Illinois Gov. JB Pritzker signed landmark legislation Monday that transforms the state’s criminal justice system.

This legislation ends cash bail beginning in 2023, expands training and wellness programs for law enforcement, modernizes sentencing laws, and prioritizes treatment and rehabilitation for low-level drug crimes.

It requires police officers statewide to wear body cameras by 2025. There will be a statewide system for tracking police misconduct and decertifying officers who commit wrongdoing.

“This legislation marks a substantial step toward dismantling the systemic racism that plagues our communities, our state and our nation and brings us closer to true safety, true fairness and true justice,” Pritzker said in prepared remarks before signing the bill at Chicago State University.

“In this terrible year, in the middle of a brutal viral pandemic that hurt Black people and brown people disproportionately, lawmakers fought to address the pandemic of systemic racism in the wake of national protests,” he said. “This bill was also infused with solutions from individuals most directly impacted: survivors of domestic violence, survivors of crime, and those who have been detained pretrial only because they are poor. Today we advance our values in the law — progress secured despite the pandemic, because of the passion and push of the Legislative Black Caucus, activists, advocates, and residents intent on leaving a better Illinois for all our children.”

The Safe-T Act was passed in January during the lame-duck session of the 101st General Assembly, just hours before the 102nd General Assembly was sworn in.

“It gives me a very good feeling,” Kankakee defense attorney Kenneth Wright said. “We as a state are moving forward.”

He said the bill holds everyone accountable.

“All aspects of the legal system were addressed,” Wright said.

Kankakee County State’s Attorney Jim Rowe said there are some noteworthy reforms, such as mandating body cameras, which he fully supports.

“However, on the whole, the Legislature lumped a bunch of bad unrelated ingredients into a 600-plus page bill at 3 a.m. when everyone was asleep, and delivered a [expletive] sandwich, making it exponentially more difficult to provide for public safety,” he said.

“For instance, the new reforms to the felony murder statute would have allowed the murderers of local hero barber Joe Buck to walk free — nobody wants that, but it’s exactly what Springfield just passed. Hopefully they can make some amendments over the coming months in a more transparent fashion.”

Bart Beals is a Chicago defense attorney who represents clients in Kankakee County.

He said there are really good provisions such as requiring body cameras.

“I also agree with the provisions aimed at ending cash bail for some defendants, especially for cases that involve accusations of nonviolent crimes,” he said.

“Criminal justice reform is a necessary step toward a fairer system of justice and it will have the added benefit of making communities safer through better relations between the community and police due to police accountability. The more we put forth policies that promote police accountability the more we are able to free good, professional, and honest cops from the shackles of the thin blue line.”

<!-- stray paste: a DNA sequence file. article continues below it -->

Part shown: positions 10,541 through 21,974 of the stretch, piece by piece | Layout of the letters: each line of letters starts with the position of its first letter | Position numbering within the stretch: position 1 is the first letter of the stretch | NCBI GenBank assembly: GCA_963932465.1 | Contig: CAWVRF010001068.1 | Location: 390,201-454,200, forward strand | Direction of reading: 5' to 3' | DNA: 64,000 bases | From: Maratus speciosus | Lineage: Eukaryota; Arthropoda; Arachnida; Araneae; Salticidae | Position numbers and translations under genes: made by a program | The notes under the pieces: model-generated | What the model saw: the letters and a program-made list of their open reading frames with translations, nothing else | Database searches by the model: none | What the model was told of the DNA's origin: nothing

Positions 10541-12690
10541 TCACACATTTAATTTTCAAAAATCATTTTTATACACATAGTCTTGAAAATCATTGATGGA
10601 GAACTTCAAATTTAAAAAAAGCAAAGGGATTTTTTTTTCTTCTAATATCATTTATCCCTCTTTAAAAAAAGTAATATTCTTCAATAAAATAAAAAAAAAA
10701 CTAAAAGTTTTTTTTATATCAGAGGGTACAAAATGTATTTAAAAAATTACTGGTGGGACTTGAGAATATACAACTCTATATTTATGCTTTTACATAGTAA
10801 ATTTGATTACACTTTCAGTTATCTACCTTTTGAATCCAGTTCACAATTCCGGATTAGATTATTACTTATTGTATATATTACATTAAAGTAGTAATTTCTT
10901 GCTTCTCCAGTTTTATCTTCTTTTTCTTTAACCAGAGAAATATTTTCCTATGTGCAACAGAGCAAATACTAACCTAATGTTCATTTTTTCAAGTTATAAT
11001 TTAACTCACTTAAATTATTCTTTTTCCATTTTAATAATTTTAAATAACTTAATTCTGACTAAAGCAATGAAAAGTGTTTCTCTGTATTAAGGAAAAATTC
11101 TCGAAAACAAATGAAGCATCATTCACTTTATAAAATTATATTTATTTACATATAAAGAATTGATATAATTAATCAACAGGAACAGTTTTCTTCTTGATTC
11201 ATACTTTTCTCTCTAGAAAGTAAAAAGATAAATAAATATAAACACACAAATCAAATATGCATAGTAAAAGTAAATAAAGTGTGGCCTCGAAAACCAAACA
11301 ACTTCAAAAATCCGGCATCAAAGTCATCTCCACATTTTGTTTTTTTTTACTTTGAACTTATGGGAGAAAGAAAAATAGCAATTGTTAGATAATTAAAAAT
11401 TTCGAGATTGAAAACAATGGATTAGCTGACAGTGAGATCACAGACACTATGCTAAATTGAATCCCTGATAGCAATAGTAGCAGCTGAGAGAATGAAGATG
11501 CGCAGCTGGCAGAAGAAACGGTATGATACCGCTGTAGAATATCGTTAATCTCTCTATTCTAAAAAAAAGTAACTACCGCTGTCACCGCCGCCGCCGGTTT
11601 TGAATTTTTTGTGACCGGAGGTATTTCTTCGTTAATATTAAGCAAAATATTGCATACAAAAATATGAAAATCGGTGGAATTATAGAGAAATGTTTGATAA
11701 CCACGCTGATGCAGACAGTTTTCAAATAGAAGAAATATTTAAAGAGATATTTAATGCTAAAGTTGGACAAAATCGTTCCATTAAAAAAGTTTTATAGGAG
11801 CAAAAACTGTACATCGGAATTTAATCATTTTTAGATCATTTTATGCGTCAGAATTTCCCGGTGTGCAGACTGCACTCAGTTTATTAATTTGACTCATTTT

Kankakee County Sheriff Mike Downey has concerns but when parts of the bill go into effect on July 1, law enforcement will be ready.

“The important thing is as of July 1, when we wake up, we will do what police officers need to do,” Downey said.

“As far as the legislation goes, there are parts of the bill I don’t agree with but I agree with other points. In regards to police reform, that needs to be an ongoing process. I’m in favor of training for officers. What police officer would not want more training? Body cameras, I’m 100 percent behind. But not allowing an officer to review the footage when writing a report is not good. You make one mistake in the report and you can now be charged with a felony.”

While his department has until 2023 to comply with body cams, Downey said he is for equipping 51 officers now. The law does not include statutory funding for departments to purchase the required equipment. Downey said grant money will help pay for the body cameras for his department.

Downey took exception to remarks Pritzker made about some police organizations being liars and fear mongers.

“I found that insulting,” Downey said.

In regards to the nine hearings being held with 30 hours of testimony, Downey said they were subject-matter hearings.

“There were no nuts and bolts about the bill. It had not been written. The dialogue was not there,” he said.

State Sen. Elgie Sims — whose 17th District includes Manteno, Beecher and Grant Park — was among the main legislators shaping and crafting the bill.

“These reforms should merely be the first steps we take to transform criminal justice in Illinois,” Sims said. “We must reimagine accountability. We must reimagine transparency. We must reimagine incarceration. These reforms are a beginning.

“This historic moment is the result of a monumental effort on the part of countless people, from those who testified during the 30 hours of public hearings on these issues, to those who have pushed for some of these reforms for years, and especially to the Illinoisans who signaled their support. I thank them for lifting up their voices and never giving up, and I thank Gov. Pritzker for making these measures the law of the land. The journey continues.”

Jeff Bonty is a reporter for The Daily Journal. He can be reached at and 815-937-3366.


Jeff Bonty has worked for The Daily Journal since September 1986, starting in the sports department before moving to news reporting in 2002. He's a native of Indiana and graduate of Purdue University. His email is